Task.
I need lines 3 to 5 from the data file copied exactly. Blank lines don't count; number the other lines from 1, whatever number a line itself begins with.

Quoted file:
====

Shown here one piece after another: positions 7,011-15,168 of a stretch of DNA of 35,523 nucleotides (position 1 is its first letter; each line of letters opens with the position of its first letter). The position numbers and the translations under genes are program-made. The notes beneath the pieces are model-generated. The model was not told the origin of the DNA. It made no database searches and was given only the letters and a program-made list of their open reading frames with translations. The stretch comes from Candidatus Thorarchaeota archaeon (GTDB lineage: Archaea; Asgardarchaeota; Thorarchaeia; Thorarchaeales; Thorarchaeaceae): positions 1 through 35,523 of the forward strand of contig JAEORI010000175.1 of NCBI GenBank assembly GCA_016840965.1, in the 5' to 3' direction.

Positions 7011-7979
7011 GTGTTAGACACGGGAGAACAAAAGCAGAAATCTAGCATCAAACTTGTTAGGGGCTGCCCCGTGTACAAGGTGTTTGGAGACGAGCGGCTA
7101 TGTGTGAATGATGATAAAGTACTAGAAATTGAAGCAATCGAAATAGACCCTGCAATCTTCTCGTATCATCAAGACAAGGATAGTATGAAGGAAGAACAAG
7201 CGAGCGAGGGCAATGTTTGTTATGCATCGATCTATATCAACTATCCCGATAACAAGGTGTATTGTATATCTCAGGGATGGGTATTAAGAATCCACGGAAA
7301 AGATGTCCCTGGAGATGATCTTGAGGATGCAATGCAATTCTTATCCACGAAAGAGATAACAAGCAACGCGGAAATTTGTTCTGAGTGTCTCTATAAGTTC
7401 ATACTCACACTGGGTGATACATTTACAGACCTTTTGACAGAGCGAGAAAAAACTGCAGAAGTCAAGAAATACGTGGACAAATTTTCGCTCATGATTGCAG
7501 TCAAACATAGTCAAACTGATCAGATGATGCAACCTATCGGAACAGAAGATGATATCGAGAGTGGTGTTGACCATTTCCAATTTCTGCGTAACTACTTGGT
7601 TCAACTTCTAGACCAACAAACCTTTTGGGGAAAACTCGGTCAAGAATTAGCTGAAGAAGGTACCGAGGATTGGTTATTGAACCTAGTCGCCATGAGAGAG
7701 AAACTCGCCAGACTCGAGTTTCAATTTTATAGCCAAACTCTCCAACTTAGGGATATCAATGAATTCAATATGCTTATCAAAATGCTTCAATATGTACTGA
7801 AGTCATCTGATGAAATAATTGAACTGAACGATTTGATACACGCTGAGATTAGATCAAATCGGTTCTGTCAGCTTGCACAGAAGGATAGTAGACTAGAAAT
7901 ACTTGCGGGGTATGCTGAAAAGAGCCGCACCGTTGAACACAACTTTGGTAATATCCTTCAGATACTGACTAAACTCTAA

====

7011 GTGTTAGACACGGGAGAACAAAAGCAGAAATCTAGCATCAAACTTGTTAGGGGCTGCCCCGTGTACAAGGTGTTTGGAGACGAGCGGCTA
7101 TGTGTGAATGATGATAAAGTACTAGAAATTGAAGCAATCGAAATAGACCCTGCAATCTTCTCGTATCATCAAGACAAGGATAGTATGAAGGAAGAACAAG
7201 CGAGCGAGGGCAATGTTTGTTATGCATCGATCTATATCAACTATCCCGATAACAAGGTGTATTGTATATCTCAGGGATGGGTATTAAGAATCCACGGAAA